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  • Writer's pictureOlivia Swindler

June Reading Roundup

Updated: Sep 9, 2021

June marked the start of beach reads! As I am melting away in my house, I love to read books that feel like summer. (See Four Winds). This was also a month filled with short, I can't put this down audiobooks, thank goodness for Libby!

I know that people either love this book or they hate it. I really wanted to like it, but honestly, after the first “rule,” I felt like it really went downhill. It was way too long, and I felt like Peterson really only advocated for one type of lifestyle.

I would love to read more by Zadie Smith. I really enjoyed this collection of essays Smith wrote during the lockdown. They are beautiful, profound, and insightful into the human condition.

As someone who grew up in the midst of purity culture, this book really hit home for me. Honestly, it was really healing. It was an excellent summary of the movement, how we can move forward, and how we can respond to help and grow the next generation.

Open Book - 4/5

I remember listening to Jessica and Ashlee Simpson when I was a kid and dreaming of what my life would be like if I was a pop star. I love celebrity memoirs, and this one is just lovely. Jessica Simpon’s story is so profound, and she approaches life with such grace and humor. I loved listening to it on audio!

This book is fantastic. It is a powerful collection of refugee stories collected by Malala Yousafzai. This book broke my heart. This is a must-read for anyone who wants to learn more about the refugee crisis.

I loved Lafayette in the Somewhat United States, and I was so excited to read this book. But, unfortunately, it fell flat for me. It was written in the early 2000s, and many of the political references and jokes just fall flat. I love Vowell’s writing style, but I might skip this one.

I LOVE Kristin Hannah. This book lives up to the hype. I read it in the middle of a heatwave which added to the overall tone of this book. Before reading this book, my reading on the dust bowl had been limited to John Steinbeck. This really gave me a whole new perspective, and the themes carry on to today. Highly recommend. Read with tissues.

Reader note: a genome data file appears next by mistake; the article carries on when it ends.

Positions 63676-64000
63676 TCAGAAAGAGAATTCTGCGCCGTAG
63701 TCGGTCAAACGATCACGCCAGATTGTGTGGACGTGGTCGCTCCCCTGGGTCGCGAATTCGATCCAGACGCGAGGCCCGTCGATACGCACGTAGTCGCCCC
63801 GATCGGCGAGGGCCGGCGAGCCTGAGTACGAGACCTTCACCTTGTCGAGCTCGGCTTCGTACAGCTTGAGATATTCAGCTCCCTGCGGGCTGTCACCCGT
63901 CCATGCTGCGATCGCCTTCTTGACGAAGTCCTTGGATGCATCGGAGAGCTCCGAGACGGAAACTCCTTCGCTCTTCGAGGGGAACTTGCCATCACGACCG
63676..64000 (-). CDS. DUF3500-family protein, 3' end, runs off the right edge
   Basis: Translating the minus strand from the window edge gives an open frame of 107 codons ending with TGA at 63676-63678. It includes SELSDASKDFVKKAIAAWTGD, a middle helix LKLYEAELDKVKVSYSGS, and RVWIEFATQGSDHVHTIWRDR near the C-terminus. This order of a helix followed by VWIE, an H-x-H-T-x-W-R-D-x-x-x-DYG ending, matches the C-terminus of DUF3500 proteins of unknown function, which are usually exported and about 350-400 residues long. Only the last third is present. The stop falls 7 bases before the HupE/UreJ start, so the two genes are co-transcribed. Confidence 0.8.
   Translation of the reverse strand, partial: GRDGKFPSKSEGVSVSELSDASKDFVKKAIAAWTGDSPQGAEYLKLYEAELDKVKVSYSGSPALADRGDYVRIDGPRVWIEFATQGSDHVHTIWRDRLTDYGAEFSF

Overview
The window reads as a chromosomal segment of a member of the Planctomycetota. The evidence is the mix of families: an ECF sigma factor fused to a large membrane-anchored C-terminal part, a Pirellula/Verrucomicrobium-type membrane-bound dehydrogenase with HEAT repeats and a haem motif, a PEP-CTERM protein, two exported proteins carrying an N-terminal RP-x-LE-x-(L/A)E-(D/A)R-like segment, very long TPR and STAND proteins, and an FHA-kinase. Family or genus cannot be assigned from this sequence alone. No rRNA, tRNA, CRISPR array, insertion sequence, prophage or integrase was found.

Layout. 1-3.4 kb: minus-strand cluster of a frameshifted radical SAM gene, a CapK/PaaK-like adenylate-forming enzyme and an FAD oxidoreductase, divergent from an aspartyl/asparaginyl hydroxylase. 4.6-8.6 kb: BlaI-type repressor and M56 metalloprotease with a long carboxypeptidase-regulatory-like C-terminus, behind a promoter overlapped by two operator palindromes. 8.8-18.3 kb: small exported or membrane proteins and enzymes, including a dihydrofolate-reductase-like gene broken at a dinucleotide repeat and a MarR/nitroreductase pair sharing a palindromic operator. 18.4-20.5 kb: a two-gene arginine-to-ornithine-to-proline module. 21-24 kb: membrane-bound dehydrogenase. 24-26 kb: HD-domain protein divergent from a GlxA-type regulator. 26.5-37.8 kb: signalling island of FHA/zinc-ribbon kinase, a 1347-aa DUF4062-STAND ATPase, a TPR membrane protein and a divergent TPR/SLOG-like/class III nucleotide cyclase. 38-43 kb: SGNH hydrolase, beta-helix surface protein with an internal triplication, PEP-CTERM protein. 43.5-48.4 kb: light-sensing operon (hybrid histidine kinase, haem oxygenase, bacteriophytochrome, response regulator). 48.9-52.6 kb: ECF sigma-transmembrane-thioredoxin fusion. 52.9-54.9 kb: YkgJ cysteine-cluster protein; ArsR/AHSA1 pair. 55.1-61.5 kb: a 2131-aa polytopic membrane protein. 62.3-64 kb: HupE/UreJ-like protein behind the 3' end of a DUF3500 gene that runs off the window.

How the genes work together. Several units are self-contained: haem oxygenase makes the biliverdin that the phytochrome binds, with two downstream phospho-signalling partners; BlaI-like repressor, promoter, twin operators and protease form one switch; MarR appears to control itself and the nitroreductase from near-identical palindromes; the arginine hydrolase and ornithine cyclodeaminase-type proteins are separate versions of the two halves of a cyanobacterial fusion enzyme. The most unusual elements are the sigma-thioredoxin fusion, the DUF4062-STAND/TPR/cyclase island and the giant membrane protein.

I could not put this book down. The characters are so deep, and the story is so fast-paced. This is a must-read. It is timely and powerful. If you liked Big Little Lies, pick this one up. A great read for the summer!

I love Malcolm Gladwell, and this was the last book on his backlist that I hadn’t read yet. I love the way ideas are reframed, and I always leave his books thinking more deeply about the world I live in.

Luster - 2/5

I did not like this book. It had so much hype surrounding it, and I really thought I would love it. It is similar to Queenie, but the writing style was just not for me. The book focuses on only the main character, and the others feel blurred in the background. This book is very cold and detached, which was intended, but I just am not the right reader for this book.

Read this book. This book sits up there with The Hate U Give in required YA Social Justice reading. The story is so original -- a high schooler writes letters to Martin Luther King to process a racist encounter with the police. Harrowing and heartbreaking to read, but so important.

This might be my favorite audiobook of the year. Three narrators tell the story of triplets living in a town that has been deeply impacted by a chemical plant. This is a masterclass on character development. If you prefer a character-driven to a plot-driven novel, this book is for you. I loved it!

I had read Laila Lalami’s novel The Other Americans and LOVED it. Born in Morocco, she tells, through a collection of essays, the story of becoming an American and the experience of immigrants of color. Highly recommend. This book is short by very impactful and challenges what it means to be an American.

I would follow Taylor Jenkins Reid anywhere. I absolutely could not put this book down. It is in the same universe as her books Daisy Jones and the Six and The Seven Husbands of Evelyn Hugo. This is the perfect book for the summer!

This book is sold as a thriller, and though I don’t think I would call it a thriller, it was very page turn-y! This was the first book I have read set in Northern Ireland. The story is so interesting and has inspired so much googling. It is a great case study on family dynamics amid conflict. If you like a family saga or would like to read a fictional book about the Troubles, this one is very good.

This book is really insightful and offers some practical advice on how we should have constructive conversations about race. I would recommend this book! There is an updated version (from 2017) which feels very relevant.

This book is so easy to get lost in. I love the world-building and descriptions. This is a good book for people who want to read more fantasy but don’t want to commit to reading a 900-page book. I really enjoyed it!

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